This November 18th will be the 30-year anniversary of the Jonestown tragedy which occurred deep in the jungle of Guyana on November 18, 1978. After California Congressman Leo Ryan visited Jonestown on a fact-finding mission, a volatile situation that had been building finally exploded. Ryan, three journalists and over 900 Jonestown residents were dead at the end of the day.[vii] The Jonestown (JT) tragedy has become woven into the fabric of our culture, and many misunderstandings and inaccuracies have become part of the tapestry. Perhaps the most visible parts of the tapestry are the cultural icons of “drinking the Kool Aid,” and the frightening charisma of Jim Jones. In reality, JT was not a mass suicide, but is more accurately described as a mass murder, followed by the suicides of Jim Jones and a few of his inner circle administrators. The JT mass murder-suicide was the result of a complex constellation of historical, cultural, and psychological factors that continue to haunt and perplex.

Another myth about JT was that everyone there was a “brain washed” cult member who had no will of his or her own. In reality, there were “a variety of reasons why people had joined the Peoples Temple. For some, it was a political statement; Jones offered the promise of a socialist society free of materialism and racism at a time when such a society was particularly attractive. For others, the Temple offered religion, structure, and discipline – a way to escape the violence of the ghetto and the dead end of alcohol and drugs.”[viii] Tim Carter joined the Peoples Temple in 1973. After surviving combat as a marine in the Vietnam War, he returned to America in search of greater meaning. He was driven by an internal need to become a part of something positive and greater than himself: “We shared a passionate idealism to make the world a better place…. We were a reflection of the economic and political and cultural realities and dynamics of the Civil Rights and Vietnam War generation”(p. 155).[ix]

In 2007, Mr. Carter graciously spent time with me to help me get a better understanding of the JT tragedy. He provided a true insider’s view, rich with contextual detail and heartbreaking tragedy. He gave a gripping and enlightening talk on a panel we did together at the 38th annual meeting of the American Academy of Psychiatry and the Law.[x] After meeting Mr. Carter, it became apparent to me that he was a supreme example of resilience and triumph of human spirit. I asked him to help me and other readers better understand how he was able to “bounce back” from a lifetime of trauma that would seem to have crushed most of us. His answers to my questions will be part of a forthcoming article on the subject.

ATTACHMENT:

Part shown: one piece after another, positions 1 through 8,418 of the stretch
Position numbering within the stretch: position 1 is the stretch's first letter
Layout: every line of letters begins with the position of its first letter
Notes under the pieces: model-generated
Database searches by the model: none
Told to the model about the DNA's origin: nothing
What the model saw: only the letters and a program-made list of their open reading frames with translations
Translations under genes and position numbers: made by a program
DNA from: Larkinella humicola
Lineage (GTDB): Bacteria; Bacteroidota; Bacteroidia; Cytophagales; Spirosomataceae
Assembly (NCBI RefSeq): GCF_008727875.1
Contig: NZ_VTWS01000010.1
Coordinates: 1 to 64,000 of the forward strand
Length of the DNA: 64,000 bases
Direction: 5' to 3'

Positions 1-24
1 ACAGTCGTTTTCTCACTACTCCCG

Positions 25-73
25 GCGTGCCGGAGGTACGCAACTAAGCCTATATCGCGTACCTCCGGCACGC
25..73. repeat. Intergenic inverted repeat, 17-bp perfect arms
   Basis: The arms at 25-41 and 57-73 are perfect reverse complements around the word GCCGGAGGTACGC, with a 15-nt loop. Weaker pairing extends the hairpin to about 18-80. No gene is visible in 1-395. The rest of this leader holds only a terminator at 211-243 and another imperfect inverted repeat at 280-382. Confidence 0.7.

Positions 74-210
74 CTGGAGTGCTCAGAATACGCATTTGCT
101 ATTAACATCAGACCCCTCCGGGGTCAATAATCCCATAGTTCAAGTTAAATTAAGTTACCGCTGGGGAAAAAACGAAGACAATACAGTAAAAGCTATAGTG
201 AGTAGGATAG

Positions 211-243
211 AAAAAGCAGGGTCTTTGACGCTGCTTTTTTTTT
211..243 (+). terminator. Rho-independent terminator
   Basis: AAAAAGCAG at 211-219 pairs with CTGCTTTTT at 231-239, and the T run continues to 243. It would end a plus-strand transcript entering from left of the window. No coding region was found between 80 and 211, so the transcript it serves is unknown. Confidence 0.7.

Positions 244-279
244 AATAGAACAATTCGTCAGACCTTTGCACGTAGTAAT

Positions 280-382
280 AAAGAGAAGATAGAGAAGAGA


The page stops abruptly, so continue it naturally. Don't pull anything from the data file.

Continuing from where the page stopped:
[i] Stryk L: Zen Poetry: Let the Spring Breeze Enter. New York, NY: Grove Press, 1995.
[i] Lao Tzu: The Tao Te Ching. Translated by Brian Walker. New York, NY: St. Martin’s Press, 1995.
[ii] Bonanno G: Resilience in the Face of Potential Trauma. Current Directions in Psychological Science, 2005; 14(3): 135 - 138
[iii] Agaibi C, Wilson J: Trauma, PTSD and Resilience. Trauma, Violence, & Abuse, 2005; 6(3): 195-216.
[iv] Galea, S., Ahern, J., Resnick, H., Kilpatrick, D., Bucuvalas, M., Gold, J., et al. (2002). Psychological sequelae of the September 11 terrorist attacks in New York City. New England Journal of Medicine, 346, 982–987.[
[v] Bonanno G, Galea S, Bucciarelli A, Vlahov D: Psychological Resilience After Disaster: New York City in the Aftermath of the September 11th Terrorist Attack. Psychological Science, 2006; 17(3): 181-186
[vi] Jordan K: What We Learned From 9/11: A Terrorism Grief and Recovery Process Model. Brief Treatment and Crisis Intervention, 2005; 5(4):340-355.
[vii] Stephenson D: Dear People: Remembering Jonestown. Heyday Books: Berkley, Calif., 2005.
[viii] Krause C: Foreward. In: Layton, D: Seductive Poison: A Jonestown Survivor’s Story of Life and Death in the Peoples Temple. New York: Anchor Books, 1998.
[ix] Carter T: The Big Grey. In: Dear People: Remembering Jonestown (D. Stephenson, ed.). Heyday Books: Berkley, Calif., 2005.
[x] Knoll J, Carter T, Leonard C, Crowder J: Mass Murder & Mind Control: Understanding the Jonestown Tragedy. 38th annual meeting of the American Academy of Psychiatry and the Law; Miami, Florida, October 20, 2007.